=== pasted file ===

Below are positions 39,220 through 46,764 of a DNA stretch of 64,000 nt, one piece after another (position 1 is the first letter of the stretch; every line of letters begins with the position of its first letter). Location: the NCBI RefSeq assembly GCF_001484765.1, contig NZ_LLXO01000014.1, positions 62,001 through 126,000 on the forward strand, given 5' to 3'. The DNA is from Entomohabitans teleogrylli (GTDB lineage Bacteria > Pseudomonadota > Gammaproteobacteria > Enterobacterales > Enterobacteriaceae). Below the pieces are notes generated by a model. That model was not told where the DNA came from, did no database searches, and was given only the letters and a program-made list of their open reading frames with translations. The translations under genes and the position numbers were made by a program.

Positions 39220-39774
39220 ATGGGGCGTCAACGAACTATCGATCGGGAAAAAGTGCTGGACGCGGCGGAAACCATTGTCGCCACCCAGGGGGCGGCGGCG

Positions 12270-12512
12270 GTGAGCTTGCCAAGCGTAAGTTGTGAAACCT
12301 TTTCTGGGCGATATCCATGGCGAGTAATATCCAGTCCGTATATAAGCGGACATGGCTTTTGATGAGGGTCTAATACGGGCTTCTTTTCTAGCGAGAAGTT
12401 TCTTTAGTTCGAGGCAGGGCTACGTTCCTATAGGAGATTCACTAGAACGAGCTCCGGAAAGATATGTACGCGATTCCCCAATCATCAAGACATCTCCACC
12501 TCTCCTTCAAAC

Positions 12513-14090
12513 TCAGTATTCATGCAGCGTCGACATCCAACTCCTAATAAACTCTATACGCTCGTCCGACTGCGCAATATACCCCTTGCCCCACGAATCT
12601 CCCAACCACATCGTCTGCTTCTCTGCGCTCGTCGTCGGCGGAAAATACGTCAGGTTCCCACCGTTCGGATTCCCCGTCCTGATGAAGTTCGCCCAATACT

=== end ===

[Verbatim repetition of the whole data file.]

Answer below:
Below are positions 39,220 through 46,764 of a DNA stretch of 64,000 nt, one piece after another (position 1 is the first letter of the stretch; every line of letters begins with the position of its first letter). Location: the NCBI RefSeq assembly GCF_001484765.1, contig NZ_LLXO01000014.1, positions 62,001 through 126,000 on the forward strand, given 5' to 3'. The DNA is from Entomohabitans teleogrylli (GTDB lineage Bacteria > Pseudomonadota > Gammaproteobacteria > Enterobacterales > Enterobacteriaceae). Below the pieces are notes generated by a model. That model was not told where the DNA came from, did no database searches, and was given only the letters and a program-made list of their open reading frames with translations. The translations under genes and the position numbers were made by a program.

Positions 39220-39774
39220 ATGGGGCGTCAACGAACTATCGATCGGGAAAAAGTGCTGGACGCGGCGGAAACCATTGTCGCCACCCAGGGGGCGGCGGCG

Positions 12270-12512
12270 GTGAGCTTGCCAAGCGTAAGTTGTGAAACCT
12301 TTTCTGGGCGATATCCATGGCGAGTAATATCCAGTCCGTATATAAGCGGACATGGCTTTTGATGAGGGTCTAATACGGGCTTCTTTTCTAGCGAGAAGTT
12401 TCTTTAGTTCGAGGCAGGGCTACGTTCCTATAGGAGATTCACTAGAACGAGCTCCGGAAAGATATGTACGCGATTCCCCAATCATCAAGACATCTCCACC
12501 TCTCCTTCAAAC

Positions 12513-14090
12513 TCAGTATTCATGCAGCGTCGACATCCAACTCCTAATAAACTCTATACGCTCGTCCGACTGCGCAATATACCCCTTGCCCCACGAATCT
12601 CCCAACCACATCGTCTGCTTCTCTGCGCTCGTCGTCGGCGGAAAATACGTCAGGTTCCCACCGTTCGGATTCCCCGTCCTGATGAAGTTCGCCCAATACT